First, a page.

The new CARD Act as been in effect for the past few months, but there is still a lot of confusion surrounding the new rules. Below we offer some clarity on a few of the rules.
Rule: Credit card consumers must be given 45 days notice before their interest rate is increased.

Clarity: Sometimes you may see the new rate applied to credit card charges made 14 days after the debtor received notification of the new interest rate. For example, if you received a notice that your interest rate would increase in 45 days and two weeks later you made a $200 purchase, the new interest rate would apply to the $200 purchase if it was not paid off before the 45 day window had expired. This rule was implemented to prevent credit card consumers from charging up a lot of things right before the interest rate changes.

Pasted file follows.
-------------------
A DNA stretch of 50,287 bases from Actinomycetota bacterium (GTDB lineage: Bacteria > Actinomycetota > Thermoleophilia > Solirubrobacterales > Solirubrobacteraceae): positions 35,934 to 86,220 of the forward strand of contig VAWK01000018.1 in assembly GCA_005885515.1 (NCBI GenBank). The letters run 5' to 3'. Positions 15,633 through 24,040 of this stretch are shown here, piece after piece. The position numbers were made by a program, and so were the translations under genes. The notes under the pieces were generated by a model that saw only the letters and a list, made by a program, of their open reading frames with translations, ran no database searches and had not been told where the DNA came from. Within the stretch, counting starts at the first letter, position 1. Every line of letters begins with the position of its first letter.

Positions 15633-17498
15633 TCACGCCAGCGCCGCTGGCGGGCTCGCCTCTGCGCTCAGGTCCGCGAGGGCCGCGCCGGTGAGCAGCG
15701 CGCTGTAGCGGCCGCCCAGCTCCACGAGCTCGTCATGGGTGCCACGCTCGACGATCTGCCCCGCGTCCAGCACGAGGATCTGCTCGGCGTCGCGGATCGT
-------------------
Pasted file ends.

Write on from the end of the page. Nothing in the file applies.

Rule: There are no rules governing the amount of penalty fees credit card companies can charge – not yet.

Clarity: The Federal Reserve proposed capping penalty fees to the dollar amount of the violation. For example, if a debtor was $100 dollars over their credit limit, then they would not be charged a penalty fee that was more than $100. However, this new law has not been implemented yet. It is expected that the new rule will be passed and implemented by August 2010.

Rule: Credit card companies can’t raise the minimum payment requirements on existing balances to more than double the previous rate.

Clarity: Credit card companies can raise the rate to more than double the previous rate if anything lower would prevent the debtor from paying off their balance in five years. Also, there is no limit to how often a bank can raise the minimum payment requirement, as long as they give 45 days’ notice.

Speak to a bankruptcy lawyer today